“The date is in my calendar. I’ll try to make it.” Demitri dismissed him lightly.

  Gideon folded his arms. His roots as a dock-rat sailor were visible in the piercing glint of his eyes. “Is there a reason you won’t make it a priority?”

  Given that Gideon had been part of the family for several years, Demitri didn’t think he had to explain why these reunion  s Adara kept trying to organize were about as appealing to him as an impacted wisdom tooth.

  “I’ll do my best,” he lied.

  “Would you?” Gideon said flatly. The words just for once were silently tacked onto the end, loud and clear.

  And here came Reason One why he had no desire to be around his family. What are you doing with your life? Hold the baby. Isn’t he adorable? When are you going to quit chasing skirts and settle down?

  Demitri mentally projected two words back at his brother-in-law, punctuated them with a tight smile before he walked away. Wasn’t it enough that he had stepped up when Adara was pregnant? Hell, the only reason he’d gone into the family business was for her and Theo. Maybe he’d kept his own hours in the early years, but these days he showed up all the time, and kicked ass, if none of them had noticed. They could all play white picket fences with their new babies if they wanted to. He had zero interest in becoming a family man—and would make a terrible one—so they could all back the hell off.

  Irritated, he glanced toward the Italian starlet watching him like a spaniel that had heard the car keys. As much as he would welcome the diversion of sex right now—lovemaking was his go-to coping strategy for any sort of tension—he was oddly disinterested in taking her upstairs. The blonde filled a bigger space in his mind, niggling at him.

  Maybe she hadn’t meant to cause this brief altercation with Gideon, but animosity toward her still bled into him like adrenaline. He wasn’t so immature he couldn’t figure out that he was blame shifting. Every time familial obligations tugged at him lately a wave of anger and rebellion came over him. Dark, miasmic thoughts sent him in search of self-destruction on one level or another.

  Usually he subscribed to being a lover, not a fighter. Forced himself to stay on the sane side of violence, too aware of the streak of it in his father. But nameless rage sat in him whenever he confronted the fact that his only real family, his brother and sister, the two people he trusted unequivocally, had kept him out of the loop on the existence of their eldest brother.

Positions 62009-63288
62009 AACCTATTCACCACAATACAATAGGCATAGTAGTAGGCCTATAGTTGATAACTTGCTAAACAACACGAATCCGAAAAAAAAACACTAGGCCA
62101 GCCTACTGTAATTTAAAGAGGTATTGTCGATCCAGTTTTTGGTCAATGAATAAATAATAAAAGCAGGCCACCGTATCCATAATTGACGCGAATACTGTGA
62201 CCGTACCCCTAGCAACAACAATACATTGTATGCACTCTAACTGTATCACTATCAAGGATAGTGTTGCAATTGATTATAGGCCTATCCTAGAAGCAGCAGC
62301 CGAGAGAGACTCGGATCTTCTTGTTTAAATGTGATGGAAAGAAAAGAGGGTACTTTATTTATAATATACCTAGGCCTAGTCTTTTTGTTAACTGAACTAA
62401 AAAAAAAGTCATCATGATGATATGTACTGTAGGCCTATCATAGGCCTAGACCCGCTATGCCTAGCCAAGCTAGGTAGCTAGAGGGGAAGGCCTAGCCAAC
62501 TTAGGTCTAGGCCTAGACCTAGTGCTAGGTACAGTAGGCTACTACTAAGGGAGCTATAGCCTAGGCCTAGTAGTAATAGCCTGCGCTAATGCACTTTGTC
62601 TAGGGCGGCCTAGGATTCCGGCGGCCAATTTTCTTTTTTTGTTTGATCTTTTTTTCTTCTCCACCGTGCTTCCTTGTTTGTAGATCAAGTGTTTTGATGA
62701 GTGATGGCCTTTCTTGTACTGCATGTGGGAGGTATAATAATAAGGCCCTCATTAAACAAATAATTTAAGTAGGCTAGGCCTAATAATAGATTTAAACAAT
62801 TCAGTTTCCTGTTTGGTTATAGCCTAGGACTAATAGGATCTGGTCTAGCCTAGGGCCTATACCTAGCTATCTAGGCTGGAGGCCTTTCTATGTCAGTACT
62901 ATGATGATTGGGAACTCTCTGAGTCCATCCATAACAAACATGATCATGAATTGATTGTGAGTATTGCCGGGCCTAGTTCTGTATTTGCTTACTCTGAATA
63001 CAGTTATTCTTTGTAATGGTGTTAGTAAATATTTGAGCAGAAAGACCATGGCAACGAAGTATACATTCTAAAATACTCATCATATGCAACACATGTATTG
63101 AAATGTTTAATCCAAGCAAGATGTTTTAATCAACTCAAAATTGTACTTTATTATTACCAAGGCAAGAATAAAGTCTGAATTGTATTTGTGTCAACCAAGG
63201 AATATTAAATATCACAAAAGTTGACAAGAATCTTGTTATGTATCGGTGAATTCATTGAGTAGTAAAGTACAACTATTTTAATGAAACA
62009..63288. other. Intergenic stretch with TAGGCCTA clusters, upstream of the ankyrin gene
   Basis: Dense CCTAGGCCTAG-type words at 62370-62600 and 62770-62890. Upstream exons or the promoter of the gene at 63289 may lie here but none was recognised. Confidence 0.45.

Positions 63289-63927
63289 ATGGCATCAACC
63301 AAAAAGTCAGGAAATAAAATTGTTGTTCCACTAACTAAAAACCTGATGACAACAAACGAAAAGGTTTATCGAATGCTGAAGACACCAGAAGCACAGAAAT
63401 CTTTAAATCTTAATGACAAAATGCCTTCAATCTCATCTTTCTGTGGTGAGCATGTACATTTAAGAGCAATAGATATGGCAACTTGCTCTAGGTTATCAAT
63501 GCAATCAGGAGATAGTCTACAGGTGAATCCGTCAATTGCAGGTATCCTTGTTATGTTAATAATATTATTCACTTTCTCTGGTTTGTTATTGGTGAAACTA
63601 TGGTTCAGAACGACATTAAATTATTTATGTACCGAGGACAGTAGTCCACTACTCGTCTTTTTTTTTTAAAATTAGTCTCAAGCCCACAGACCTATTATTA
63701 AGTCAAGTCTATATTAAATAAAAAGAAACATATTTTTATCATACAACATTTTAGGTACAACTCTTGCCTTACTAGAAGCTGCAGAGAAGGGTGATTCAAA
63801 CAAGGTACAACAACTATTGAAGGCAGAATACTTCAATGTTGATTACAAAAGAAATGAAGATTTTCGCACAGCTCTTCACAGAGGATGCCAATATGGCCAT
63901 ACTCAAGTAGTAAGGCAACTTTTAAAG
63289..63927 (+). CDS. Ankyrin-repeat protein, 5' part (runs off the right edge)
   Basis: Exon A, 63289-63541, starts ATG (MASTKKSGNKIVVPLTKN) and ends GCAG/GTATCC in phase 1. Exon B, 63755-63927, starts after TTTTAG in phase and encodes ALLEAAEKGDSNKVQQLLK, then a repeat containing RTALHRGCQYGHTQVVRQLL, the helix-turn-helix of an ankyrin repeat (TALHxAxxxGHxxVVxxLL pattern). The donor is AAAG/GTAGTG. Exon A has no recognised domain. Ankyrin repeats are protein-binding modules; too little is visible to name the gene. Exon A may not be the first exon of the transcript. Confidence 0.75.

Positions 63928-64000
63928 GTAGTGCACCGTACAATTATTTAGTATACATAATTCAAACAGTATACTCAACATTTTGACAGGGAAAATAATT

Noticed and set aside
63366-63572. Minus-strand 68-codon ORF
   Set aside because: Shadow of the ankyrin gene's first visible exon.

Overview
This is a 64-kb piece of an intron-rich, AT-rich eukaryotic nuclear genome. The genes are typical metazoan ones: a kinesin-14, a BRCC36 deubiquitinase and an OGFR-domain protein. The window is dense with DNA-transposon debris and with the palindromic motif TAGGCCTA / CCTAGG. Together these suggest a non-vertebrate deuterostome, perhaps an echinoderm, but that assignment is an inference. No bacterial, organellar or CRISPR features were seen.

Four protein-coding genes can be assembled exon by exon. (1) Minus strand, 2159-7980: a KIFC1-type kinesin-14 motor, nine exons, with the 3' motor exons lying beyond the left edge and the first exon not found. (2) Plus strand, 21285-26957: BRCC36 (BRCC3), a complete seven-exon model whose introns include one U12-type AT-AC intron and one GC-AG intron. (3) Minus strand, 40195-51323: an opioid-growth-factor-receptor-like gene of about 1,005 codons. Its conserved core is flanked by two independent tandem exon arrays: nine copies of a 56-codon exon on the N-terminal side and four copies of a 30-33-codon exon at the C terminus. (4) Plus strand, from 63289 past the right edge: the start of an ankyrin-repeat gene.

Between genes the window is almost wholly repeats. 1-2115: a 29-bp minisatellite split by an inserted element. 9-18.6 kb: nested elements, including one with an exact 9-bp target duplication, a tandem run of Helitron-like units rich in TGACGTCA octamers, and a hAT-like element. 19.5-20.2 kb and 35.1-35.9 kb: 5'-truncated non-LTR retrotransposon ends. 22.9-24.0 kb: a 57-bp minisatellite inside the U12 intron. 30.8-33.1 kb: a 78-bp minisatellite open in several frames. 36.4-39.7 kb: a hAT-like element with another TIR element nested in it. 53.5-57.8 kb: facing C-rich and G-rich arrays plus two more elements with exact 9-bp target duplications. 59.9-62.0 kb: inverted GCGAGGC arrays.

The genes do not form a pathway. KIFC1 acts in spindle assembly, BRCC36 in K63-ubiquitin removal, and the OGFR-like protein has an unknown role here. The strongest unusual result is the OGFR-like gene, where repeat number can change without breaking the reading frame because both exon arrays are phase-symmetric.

Had they not trusted him? Why had they cut him out like that? The betrayal sliced down the center of connection he felt toward them and pushed him out in the cold. If he didn’t keep a lid on his emotions, his temper would mushroom out like a radiation cloud. It made for a lot of pressure. A cold, hard, dark feeling deep in his core that he refused to deconstruct, afraid of what he might find.

  Instead, he channeled it into a wave of icy energy that carried him past the curious looks from the registration desk through to the administration offices, where he found the blonde Canadian in a chair cozily nudged up against the hotel manager’s. The guy wasn’t looking at where she pointed on the computer monitor. He was gazing down to where her breasts strained against the fabric of her shirt.

  “I need to speak to you,” Demitri said.

  * * *

  Natalie glanced up and felt the full impact of Demitri Makricosta, the youngest brother of the family that employed her. The one with the scandalously disreputable reputation. She’d seen him in person before, but always from a distance. Never like this, with his dark brown eyes pushing her back into her chair and then making a proprietary inspection of her buttons.

  He was incredibly attractive. That fact was legendary across the hotel chain and impossible to ignore when he was barely ten feet away.

  She tried comparing him to his older brother, Theo, who bore a resemblance but was more polished, kept a low profile and remembered every name and number he came across.

  But there was no minimizing this man. All she could think was how Demitri was known for the wicked streak that was evident in his winged eyebrows and distant smile. Also for the women he picked up effortlessly, not to mention his utter disregard for little things like policies and procedures. Greek by birth but raised in America, he had a Mediterranean warmth to his skin tone under a shadow of stubble. He dressed like a citizen of the world in tailored pants and a suit vest buttoned over his shirt that accented his very fine shoulders and trim waist. He looked like the hottest of the 1920s gangsters.